The Seward Phoenix Log - News of the Eastern Kenai Peninsula since 1966

By Annette Shacklett
LOG Editor 

Ore mill coming to East Peninsula


Ed and Ann Ellis

A custom hard rock mill is coming to the Seward Mining District. Ed and Ann Ellis of Diamond Gold Corp. plan to build the mill along the Seward Highway corridor – Cooper Landing, Crown Point or Seward and have a local presence by March or April. When in full operation Diamond expects to have a workforce of 20 to 25 fully benefited employees and operate year round.

Though the East Peninsula mines are not high yield, Ed is sure that there is enough to make a mill viable.

The planned mill will process about 100 short tons per day. Diamond will buy ore or mine it from the small gold-quartz mines at Hope, Summit Lake and Crown Point, Ed said. Ore might also come the Port Wells district and shipped through Seward or Whittier to the mill.

The operation will use one-stage crushing/grinding followed by simple gravity concentration and recovery of gold and silver. The metal recovered at the mill will be furnaced and poured into ingots. The remaining gold and silver will be shipped to a smelter.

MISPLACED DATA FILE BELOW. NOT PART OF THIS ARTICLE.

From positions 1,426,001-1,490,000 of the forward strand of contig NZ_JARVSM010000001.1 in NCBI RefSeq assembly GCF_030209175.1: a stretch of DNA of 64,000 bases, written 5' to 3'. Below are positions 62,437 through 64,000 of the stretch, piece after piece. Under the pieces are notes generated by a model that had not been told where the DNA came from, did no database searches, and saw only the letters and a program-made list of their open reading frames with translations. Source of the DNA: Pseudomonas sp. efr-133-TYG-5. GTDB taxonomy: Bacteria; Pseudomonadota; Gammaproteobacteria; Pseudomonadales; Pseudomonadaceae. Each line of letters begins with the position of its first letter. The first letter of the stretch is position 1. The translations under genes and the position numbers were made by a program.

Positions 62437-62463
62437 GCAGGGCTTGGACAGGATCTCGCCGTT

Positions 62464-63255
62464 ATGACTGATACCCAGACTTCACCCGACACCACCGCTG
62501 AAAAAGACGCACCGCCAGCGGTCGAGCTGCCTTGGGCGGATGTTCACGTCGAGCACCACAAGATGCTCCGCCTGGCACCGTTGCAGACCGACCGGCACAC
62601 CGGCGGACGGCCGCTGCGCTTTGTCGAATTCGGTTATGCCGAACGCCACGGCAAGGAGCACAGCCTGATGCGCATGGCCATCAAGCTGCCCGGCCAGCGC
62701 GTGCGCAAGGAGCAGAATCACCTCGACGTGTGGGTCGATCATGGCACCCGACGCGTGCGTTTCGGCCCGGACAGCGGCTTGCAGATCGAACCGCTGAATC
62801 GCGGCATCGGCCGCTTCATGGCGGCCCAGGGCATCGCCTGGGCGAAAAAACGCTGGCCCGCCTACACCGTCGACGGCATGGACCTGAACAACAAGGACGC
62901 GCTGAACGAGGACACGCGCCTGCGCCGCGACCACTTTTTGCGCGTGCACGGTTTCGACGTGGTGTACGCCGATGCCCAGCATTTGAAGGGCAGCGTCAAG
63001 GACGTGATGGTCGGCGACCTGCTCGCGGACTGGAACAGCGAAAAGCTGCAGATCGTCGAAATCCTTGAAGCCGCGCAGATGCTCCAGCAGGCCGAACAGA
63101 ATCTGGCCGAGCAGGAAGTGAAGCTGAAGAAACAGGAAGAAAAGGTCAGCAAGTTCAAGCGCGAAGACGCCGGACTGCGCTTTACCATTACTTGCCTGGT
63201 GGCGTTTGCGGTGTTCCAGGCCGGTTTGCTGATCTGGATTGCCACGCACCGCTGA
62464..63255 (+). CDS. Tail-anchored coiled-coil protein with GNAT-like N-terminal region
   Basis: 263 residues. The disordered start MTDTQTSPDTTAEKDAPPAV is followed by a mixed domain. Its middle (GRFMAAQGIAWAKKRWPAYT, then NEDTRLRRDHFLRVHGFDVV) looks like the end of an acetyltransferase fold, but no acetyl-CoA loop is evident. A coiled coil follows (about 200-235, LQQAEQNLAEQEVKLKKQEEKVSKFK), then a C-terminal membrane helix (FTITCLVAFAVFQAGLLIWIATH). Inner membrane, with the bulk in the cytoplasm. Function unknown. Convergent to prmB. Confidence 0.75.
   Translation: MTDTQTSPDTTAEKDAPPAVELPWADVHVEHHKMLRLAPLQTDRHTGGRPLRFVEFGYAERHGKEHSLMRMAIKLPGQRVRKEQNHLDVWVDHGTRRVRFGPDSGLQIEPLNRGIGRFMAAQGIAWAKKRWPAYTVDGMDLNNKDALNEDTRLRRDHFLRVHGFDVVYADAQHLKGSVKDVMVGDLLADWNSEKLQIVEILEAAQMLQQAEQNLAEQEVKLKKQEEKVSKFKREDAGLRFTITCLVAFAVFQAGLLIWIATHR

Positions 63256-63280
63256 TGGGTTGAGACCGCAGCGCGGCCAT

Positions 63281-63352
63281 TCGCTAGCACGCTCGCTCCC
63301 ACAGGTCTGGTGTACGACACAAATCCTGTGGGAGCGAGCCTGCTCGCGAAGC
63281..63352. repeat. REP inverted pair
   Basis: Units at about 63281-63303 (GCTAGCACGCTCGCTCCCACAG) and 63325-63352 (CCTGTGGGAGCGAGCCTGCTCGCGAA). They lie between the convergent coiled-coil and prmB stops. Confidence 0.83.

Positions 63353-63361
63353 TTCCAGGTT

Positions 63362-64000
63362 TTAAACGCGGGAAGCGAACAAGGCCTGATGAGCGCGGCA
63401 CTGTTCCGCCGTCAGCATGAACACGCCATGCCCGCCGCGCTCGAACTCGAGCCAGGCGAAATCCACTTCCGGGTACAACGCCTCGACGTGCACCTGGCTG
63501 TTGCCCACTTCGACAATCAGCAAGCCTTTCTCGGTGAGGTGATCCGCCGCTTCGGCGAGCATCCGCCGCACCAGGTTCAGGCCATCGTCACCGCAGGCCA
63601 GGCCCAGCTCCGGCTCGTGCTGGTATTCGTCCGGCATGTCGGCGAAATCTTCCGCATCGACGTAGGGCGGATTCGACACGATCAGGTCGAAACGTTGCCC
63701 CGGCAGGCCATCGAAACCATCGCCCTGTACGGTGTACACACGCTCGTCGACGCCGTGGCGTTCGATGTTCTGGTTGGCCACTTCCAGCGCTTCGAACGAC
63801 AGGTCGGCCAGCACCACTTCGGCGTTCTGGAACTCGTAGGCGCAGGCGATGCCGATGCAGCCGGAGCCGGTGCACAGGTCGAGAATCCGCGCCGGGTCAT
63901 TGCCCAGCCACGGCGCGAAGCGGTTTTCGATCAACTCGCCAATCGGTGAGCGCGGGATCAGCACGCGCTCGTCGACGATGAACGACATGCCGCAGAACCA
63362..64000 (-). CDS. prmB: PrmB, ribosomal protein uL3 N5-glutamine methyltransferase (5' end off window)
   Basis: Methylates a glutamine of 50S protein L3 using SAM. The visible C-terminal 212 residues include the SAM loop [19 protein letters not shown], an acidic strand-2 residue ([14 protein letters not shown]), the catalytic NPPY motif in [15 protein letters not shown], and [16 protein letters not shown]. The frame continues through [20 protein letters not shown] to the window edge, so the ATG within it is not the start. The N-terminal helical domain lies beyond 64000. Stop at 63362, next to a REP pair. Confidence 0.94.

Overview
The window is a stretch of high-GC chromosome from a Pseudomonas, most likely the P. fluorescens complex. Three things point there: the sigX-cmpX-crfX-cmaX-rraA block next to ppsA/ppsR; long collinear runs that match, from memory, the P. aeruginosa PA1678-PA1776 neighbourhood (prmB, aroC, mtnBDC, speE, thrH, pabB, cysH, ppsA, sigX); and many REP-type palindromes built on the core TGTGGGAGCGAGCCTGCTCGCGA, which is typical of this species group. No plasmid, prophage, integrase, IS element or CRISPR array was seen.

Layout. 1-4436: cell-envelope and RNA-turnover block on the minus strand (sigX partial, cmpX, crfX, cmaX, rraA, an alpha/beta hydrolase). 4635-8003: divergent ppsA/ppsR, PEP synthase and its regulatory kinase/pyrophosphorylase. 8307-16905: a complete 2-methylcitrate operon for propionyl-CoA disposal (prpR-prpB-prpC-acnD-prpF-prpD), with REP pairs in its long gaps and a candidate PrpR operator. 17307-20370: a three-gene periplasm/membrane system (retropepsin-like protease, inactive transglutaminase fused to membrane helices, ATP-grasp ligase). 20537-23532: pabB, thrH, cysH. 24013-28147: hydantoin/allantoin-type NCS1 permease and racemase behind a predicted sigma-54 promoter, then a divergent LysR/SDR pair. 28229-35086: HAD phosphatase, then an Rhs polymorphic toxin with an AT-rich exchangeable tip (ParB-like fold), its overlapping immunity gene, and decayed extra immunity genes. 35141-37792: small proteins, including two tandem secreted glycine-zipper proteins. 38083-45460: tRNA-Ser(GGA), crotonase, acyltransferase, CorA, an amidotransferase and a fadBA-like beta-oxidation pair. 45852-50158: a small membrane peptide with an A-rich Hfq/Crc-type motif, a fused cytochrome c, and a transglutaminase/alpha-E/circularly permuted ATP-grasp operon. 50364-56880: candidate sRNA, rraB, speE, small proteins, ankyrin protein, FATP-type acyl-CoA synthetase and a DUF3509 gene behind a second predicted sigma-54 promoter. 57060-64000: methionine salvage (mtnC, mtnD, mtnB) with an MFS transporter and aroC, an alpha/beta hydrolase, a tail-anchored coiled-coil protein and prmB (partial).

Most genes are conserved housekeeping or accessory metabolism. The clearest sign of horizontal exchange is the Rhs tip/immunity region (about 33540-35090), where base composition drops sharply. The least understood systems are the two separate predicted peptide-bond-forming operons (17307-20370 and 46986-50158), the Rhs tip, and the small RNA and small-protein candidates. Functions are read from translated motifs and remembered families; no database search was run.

No chemicals will be used in the processing, Ed said. The tailings will be fine-ground, washed quartz sand which is used for sand blasting, or as aggregate for things like driveways. The quartz sand is also used in shotcrete, a material used to back fill the mines.

Also at the mill, gold in quartz rock will saved when possible and made into cabochons. The cabochons will be sold in the company's gemstone retail line.

Currently the company is assembling the needed equipment. Some it already owns and some will be purchased and shipped in.

Ed first worked in prospecting in the Cooper Landing area in the mid-'70s. He prospected there for 20 years. He went on to form Diamond Gold which has facilities at Kahiltna River where they do gems, agates, diamond ore and gold, and the Fire Brick Mine where gold, silver and copper are mined.

One aspect of the mill will be tours and products for visitors. "Visitors are very interested in Alaska mining," said Ed.

Workforce development begins this spring. "We prefer to hire local. We can train for job function and provide mine safety certification," said Ed. The underground miners must be trained or certified through the Delta Mining School. The company is expecting a $2.5 million annual payroll.

The jobs will include administrators, geologists, security and emergency, lab tech/assayer, mill superintendent, truckers, mill techs and retail sales and plant tour coordinator.

"A delight for Ann and I would be if the mill creates a stable, well-paid local workforce which could perhaps keep local schools viable," said Ed.


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